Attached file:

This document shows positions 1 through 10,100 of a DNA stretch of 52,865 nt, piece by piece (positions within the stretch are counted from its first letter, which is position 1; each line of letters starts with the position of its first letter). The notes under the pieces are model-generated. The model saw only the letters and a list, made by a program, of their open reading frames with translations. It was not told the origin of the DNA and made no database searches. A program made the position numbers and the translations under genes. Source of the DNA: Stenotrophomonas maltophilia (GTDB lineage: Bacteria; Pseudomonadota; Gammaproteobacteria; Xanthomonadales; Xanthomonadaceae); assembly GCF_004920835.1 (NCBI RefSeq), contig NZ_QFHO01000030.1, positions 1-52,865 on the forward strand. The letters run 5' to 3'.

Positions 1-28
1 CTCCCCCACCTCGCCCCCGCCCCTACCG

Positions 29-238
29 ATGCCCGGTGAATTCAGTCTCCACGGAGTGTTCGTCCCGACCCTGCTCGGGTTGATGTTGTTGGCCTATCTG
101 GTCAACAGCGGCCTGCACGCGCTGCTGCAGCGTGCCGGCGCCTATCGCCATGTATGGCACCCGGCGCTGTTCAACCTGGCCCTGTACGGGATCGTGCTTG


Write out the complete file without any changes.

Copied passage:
This document shows positions 1 through 10,100 of a DNA stretch of 52,865 nt, piece by piece (positions within the stretch are counted from its first letter, which is position 1; each line of letters starts with the position of its first letter). The notes under the pieces are model-generated. The model saw only the letters and a list, made by a program, of their open reading frames with translations. It was not told the origin of the DNA and made no database searches. A program made the position numbers and the translations under genes. Source of the DNA: Stenotrophomonas maltophilia (GTDB lineage: Bacteria; Pseudomonadota; Gammaproteobacteria; Xanthomonadales; Xanthomonadaceae); assembly GCF_004920835.1 (NCBI RefSeq), contig NZ_QFHO01000030.1, positions 1-52,865 on the forward strand. The letters run 5' to 3'.

Positions 1-28
1 CTCCCCCACCTCGCCCCCGCCCCTACCG

Positions 29-238
29 ATGCCCGGTGAATTCAGTCTCCACGGAGTGTTCGTCCCGACCCTGCTCGGGTTGATGTTGTTGGCCTATCTG
101 GTCAACAGCGGCCTGCACGCGCTGCTGCAGCGTGCCGGCGCCTATCGCCATGTATGGCACCCGGCGCTGTTCAACCTGGCCCTGTACGGGATCGTGCTTG